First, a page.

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Thanksgiving: Then and Now

Global Immersions Recruiting - Tuesday, November 21, 2017

In 1620 the Mayflower, a small ship carrying 102 passengers landed in Plymouth. They journeyed across the ocean seeking religious freedom and prosperity. Their first winter in Massachusetts was brutal and many of the original passengers and crew died before they could see the spring. They were greeted by the indigenous people who taught them how to survive in their new environment. They were taught to cultivate the land and how to live off of the land. In the fall of 1621, their successful harvest prompted a celebratory feast and select Native Americans were invited. This is considered to be America’s first Thanksgiving. 

As time passed, more days of thanks were called upon to celebrate the end of droughts and wars. These thanksgivings were held on various days and locations, depending upon what was being celebrated. New York was the first state to adopt an annual Thanksgiving holiday. Other states followed, but celebrated on different days. In 1863 President Abraham Lincoln initiated the country’s annual Thanksgiving holiday to be the fourth week in November. In 1939 President Franklin D. Roosevelt moved the holiday up one week to increase retail sales during the Great Depression. Due to the backlash, in 1941 Roosevelt returned Thanksgiving to its prior date. 

Table are cluttered on Thanksgiving with a variety of dishes. The foods eaten on Thanksgiving are dependent upon the background and traditions of the family as well as the region they reside. The stereotypical Thanksgiving dish for, turkey may not have been eaten at the first Thanksgiving. They are prepared in numerous ways, including roasting, baking and deep-frying. Main dishes of ham, roast beef and lobster are seen. Perhaps the most creative main, turducken is a chicken stuffed inside of a duck, which is stuffed into a turkey. Some regions have specialty dishes. Cranberries can be seen in different forms. About twenty percent of cranberries are eaten during Thanksgiving week. Creamed onions are not seen outside of New England and macaroni and cheese is primarily offered in the South. Perhaps there is something more American than apple pie. Different pies are popular in different regions on Thanksgiving. While New England and the Mid-Atlantic states love their apple pie, the South has pecan and sweet potato pie and the Midwest, and West are known to have cherry pie.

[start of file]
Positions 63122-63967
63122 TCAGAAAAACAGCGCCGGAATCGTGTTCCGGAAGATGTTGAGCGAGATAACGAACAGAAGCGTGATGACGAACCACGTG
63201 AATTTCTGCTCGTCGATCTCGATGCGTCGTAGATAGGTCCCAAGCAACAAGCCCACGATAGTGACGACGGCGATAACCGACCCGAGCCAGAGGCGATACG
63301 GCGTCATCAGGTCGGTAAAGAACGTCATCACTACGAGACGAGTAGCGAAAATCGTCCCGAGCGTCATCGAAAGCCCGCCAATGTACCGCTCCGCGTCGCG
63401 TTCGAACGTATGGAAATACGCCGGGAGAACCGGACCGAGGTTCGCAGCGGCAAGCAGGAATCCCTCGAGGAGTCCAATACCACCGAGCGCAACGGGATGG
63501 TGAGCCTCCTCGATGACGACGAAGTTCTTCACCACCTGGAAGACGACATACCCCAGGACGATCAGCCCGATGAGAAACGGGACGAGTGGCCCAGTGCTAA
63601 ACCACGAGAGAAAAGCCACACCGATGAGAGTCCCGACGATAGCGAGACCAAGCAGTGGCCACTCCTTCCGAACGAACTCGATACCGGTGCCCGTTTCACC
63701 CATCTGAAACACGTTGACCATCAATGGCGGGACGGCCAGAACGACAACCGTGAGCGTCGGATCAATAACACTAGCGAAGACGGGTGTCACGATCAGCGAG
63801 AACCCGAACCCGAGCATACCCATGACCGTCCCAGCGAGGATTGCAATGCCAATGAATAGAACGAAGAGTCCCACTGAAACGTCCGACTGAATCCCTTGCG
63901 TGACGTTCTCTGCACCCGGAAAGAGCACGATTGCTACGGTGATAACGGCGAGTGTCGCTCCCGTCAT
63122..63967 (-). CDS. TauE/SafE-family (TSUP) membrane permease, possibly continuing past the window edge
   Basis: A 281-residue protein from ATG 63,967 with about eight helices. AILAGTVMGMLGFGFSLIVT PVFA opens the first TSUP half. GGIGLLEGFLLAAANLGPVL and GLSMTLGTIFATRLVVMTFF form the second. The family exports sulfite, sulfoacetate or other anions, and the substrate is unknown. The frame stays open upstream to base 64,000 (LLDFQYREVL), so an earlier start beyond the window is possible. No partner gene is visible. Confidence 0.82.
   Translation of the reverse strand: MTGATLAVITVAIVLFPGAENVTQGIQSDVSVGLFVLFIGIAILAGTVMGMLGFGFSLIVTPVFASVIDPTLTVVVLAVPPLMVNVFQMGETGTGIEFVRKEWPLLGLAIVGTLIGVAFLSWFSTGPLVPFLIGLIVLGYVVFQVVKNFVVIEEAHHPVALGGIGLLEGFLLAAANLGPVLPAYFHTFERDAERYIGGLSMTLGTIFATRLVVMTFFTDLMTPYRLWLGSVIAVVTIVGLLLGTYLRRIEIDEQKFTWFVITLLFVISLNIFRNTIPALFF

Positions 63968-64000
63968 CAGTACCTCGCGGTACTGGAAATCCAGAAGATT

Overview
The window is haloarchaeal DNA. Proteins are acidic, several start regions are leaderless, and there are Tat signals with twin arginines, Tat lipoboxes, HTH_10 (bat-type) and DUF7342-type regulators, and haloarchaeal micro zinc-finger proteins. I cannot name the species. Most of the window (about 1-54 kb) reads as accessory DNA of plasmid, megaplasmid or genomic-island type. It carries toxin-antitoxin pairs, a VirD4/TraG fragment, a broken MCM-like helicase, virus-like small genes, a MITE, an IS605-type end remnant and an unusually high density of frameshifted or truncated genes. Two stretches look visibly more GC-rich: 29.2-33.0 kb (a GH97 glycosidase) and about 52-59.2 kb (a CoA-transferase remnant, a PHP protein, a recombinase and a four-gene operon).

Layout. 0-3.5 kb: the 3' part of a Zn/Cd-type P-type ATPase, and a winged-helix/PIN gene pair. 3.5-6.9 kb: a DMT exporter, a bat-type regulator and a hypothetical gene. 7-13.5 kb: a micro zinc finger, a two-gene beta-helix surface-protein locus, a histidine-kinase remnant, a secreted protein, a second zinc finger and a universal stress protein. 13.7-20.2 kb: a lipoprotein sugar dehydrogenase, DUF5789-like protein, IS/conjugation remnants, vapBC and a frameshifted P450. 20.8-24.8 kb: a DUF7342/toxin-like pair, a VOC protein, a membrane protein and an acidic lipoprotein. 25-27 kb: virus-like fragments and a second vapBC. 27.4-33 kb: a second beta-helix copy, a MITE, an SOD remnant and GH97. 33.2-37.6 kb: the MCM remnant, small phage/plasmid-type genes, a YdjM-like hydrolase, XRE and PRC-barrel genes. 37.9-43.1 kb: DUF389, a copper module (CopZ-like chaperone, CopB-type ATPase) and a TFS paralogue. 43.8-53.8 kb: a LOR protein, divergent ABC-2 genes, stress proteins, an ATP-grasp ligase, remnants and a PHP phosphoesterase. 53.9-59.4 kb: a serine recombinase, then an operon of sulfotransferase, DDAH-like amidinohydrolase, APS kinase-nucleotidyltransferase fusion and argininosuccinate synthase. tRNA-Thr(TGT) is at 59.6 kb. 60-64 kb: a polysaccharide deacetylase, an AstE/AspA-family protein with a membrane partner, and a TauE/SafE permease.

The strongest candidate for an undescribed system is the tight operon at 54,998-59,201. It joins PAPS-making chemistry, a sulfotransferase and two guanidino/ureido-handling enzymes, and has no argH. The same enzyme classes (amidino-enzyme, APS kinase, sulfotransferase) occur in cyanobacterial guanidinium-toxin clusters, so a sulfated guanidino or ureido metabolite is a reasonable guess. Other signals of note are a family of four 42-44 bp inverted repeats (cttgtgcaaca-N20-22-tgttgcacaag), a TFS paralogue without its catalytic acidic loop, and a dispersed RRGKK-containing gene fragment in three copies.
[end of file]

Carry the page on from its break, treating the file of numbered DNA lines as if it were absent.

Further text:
Although food is the focus on Thanksgiving, it is not the only aspect of the holiday. Parades have become an integral part of the holiday. Since 1924, the annual Macy’s Thanksgiving Day Parade has been entertaining millions in New York City and more watching on television from the comfort of their own home. The parade route travels through Manhattan with floats and balloons, marching bands, Broadway performances, celebrity appearances.The finally of the parade is Santa Claus, the symbol the Christmas season has begun. 

Other spectator events include football. The National Football League presents professional games, but community’s gather for high school games. These games are traditionally rivalry games and build a sense of camaraderie within the towns. And if that isn’t enough football, some families will have backyard touch football games.

To counter the large meal, many people participate in Turkey Trots. Turkey Trots are a road running event which are held in numerous towns and cities on Thanksgiving morning. The distances and number of participants vary. These types of events are often fundraisers for local charities.

Each year one or two lucky turkeys are awarded a presidential pardon. These birds are spared from being slaughtered and are sent to a farm for retirement. John F. Kennedy is reported to be the first president to pardon a turkey, but earlier presidents have been rumored to do so. In 1989, George H. W. Bush made the annual turkey pardon a permanent tradition.

Thanksgiving has since lost its original significance. Rather than a harvest festival, it now centers on cooking and sharing a feast with family and friends. While celebrated by most, it is protested by some. Since 1970, protesters have gathered at Cole’s Hill in Plymouth, MA on Thanksgiving Day to commemorate the National Day of Mourning. For some, Thanksgiving serves as a reminder of the Native American suffering as a result of European settlers. This day honors ancestors and recognizes the hardships faced by the Native American people. Similar events are held throughout the country. 

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